This Post Has 32 Comments
  1. Four years ago, I was a novelist with an agent and a string of rejections from major publishers when I chose to become a self-published author. Today, I have been voted one of the top authors on Long Island for two consecutive years, and my debut novel, BABY GRAND, was an honorable mention, genre fiction, in Writer’s Digest 21st Annual Self-Published Book Awards, with a sequel on the way this month. Yay, self-publishing. 🙂

  2. Love to. Got close to Big 5, got fed up with ‘luck of the draw’ element and took control – after years of mentoring entrepreneurs the attitude must have rubbed off! Two years later: will have six books out, got a grant to be Writer in Residence at the British Library for a year and a fully-funded PhD in Creative Writing starting this autumn, couldn’t be happier!

  3. I have just joined ALLi’s Author Advice blog and I am waiting to submit my first true story it is scary for me as I have always wanted to write but never had the courage to force myself to publish any of my writing

    being new to this site and I hope to learn from others

  4. I’d love to take part. I wouldn’t have been able to publish without the help and advice of other writers. I first published in 2011 and tore my hair out trying to get the first book online. Since then I’ve published 9 novel. One was taken up by Lake Union Publishing who found one of my self-published novels and asked to publish it. The follow-up was released this year. I went self-published because I realised that the only gatekeepers who really mattered weren’t agents or publishers but readers. It was and is the steepest learning curve I’ve ever been through. And I love it.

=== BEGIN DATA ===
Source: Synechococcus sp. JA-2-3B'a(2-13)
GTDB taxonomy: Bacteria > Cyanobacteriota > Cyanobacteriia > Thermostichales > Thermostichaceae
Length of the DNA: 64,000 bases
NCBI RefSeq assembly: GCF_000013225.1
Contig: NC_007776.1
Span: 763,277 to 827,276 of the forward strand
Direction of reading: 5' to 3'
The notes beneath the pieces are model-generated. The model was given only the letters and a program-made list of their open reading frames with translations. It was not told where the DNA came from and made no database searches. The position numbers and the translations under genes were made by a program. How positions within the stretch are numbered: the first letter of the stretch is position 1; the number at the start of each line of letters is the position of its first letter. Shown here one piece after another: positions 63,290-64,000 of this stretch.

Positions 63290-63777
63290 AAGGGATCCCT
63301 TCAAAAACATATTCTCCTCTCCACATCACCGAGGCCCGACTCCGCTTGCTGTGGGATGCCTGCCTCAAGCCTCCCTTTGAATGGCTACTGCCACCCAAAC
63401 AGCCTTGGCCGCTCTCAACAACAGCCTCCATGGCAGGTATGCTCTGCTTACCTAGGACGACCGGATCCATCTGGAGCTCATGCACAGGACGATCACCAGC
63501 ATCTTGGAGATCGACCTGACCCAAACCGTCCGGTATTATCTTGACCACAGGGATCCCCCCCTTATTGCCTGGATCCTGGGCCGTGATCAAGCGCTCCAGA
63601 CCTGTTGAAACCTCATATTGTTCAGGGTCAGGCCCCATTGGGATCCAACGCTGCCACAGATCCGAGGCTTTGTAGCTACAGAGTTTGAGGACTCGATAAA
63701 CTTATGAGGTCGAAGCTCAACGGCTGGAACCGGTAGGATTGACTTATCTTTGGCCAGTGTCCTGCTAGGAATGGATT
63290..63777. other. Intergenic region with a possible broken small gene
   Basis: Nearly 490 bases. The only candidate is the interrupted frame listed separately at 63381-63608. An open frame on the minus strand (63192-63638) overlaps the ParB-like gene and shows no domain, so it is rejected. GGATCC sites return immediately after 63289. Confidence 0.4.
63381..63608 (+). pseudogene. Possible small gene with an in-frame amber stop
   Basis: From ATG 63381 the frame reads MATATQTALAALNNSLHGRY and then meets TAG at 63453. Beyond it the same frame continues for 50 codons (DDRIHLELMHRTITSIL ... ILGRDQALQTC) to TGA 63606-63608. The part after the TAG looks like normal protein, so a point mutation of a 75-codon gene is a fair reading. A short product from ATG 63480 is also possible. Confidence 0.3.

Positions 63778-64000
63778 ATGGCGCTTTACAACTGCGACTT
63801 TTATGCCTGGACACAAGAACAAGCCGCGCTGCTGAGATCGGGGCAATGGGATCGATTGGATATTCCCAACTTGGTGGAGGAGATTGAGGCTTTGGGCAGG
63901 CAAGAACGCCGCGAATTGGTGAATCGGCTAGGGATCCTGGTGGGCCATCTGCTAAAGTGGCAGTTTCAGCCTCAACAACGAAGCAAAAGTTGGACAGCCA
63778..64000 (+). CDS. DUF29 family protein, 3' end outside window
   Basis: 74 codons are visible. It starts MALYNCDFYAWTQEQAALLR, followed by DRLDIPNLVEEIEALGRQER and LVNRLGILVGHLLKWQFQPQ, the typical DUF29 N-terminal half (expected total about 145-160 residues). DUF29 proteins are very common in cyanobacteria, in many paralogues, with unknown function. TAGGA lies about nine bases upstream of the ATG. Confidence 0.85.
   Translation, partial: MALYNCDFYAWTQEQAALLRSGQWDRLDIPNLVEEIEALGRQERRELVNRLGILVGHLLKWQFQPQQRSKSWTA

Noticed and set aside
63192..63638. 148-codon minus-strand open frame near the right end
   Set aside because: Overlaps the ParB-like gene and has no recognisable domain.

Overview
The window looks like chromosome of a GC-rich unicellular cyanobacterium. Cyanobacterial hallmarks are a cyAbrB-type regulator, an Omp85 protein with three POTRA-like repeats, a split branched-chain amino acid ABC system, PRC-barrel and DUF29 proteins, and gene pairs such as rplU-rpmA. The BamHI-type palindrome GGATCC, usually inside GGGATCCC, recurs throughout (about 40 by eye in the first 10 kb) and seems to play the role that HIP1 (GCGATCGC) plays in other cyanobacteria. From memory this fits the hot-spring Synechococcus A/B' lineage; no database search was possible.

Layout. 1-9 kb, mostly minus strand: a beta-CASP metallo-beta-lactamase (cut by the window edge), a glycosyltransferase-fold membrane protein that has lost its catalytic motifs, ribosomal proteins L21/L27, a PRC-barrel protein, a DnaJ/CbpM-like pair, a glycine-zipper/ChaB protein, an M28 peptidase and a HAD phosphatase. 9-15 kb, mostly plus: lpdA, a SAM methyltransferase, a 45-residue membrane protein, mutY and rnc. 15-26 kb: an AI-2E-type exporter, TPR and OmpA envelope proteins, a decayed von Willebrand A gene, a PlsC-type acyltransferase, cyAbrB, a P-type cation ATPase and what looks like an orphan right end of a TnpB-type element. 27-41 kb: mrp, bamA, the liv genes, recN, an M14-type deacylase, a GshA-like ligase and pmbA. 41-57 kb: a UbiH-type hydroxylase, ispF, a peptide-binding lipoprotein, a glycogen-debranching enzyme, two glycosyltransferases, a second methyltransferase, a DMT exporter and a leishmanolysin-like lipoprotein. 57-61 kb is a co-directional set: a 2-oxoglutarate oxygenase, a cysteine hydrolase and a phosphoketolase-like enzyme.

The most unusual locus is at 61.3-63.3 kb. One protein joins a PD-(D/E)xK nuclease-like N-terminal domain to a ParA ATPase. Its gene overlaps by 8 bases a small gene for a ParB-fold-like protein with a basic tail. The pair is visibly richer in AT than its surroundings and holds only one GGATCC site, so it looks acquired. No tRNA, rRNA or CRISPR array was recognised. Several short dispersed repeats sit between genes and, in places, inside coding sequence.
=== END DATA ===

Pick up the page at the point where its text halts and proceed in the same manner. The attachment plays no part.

5. I’d like to take part. I became an indie author in 2011 after getting an idea for a YA fantasy short story, which I thought was ideal for an ebook. I’ve since completed that series, written 3 MG short stories and several adult magical realism stories/novelletes, to finally finding what my true voice is with autism meeting magical realism for children.

  6. I would like to take part. I’ve self-published 6 novels via s-p, beginning over 30 years ago. I began with Vanity press (1988) and more or less ended with a sequel to Vanity Fair (2012). Just completed a book on language and working on a memoir. Also promoter of The Quagga Prize, now in its fourth year and booming.

  7. I’d like to be part of this. With 2 novels out, I feel I am still on the journey, making alterations to how I go about it. Having lost my original production team (well qualified family members) I’m looking for alternatives such as SIlverwood Books and at present need to revise the website and work on branding.

  8. I’d like to be part of this. With 2 novels out, I am still learning – and having lost my original team of production experts am looking around to change things a bit as well as considering using helps like Silverwood Books this time around. I came into Indie publishing because (like someone else who’s article I just discovered in Mslexia magazine) my serious novel writing began when I was already 50 and didn’t feel that sending a book around for maybe 5-10years would be a great way to get anything published.

  9. Hi Debbie, I’d be keen to be part of this. I’ve mastered so many disciplines in my quest to become a bestselling indie author. And after lots of iterations and tweaks, distilling all the conflicting advice and applying the right best practice, I’ve got there and am now giving back as much as I can to others on the journey. But all the way through I should have been working on harder on the next book, because I now have a great platform with nowhere near enough inventory! But that will change soon with the next book’s launch, and the one after, and so on…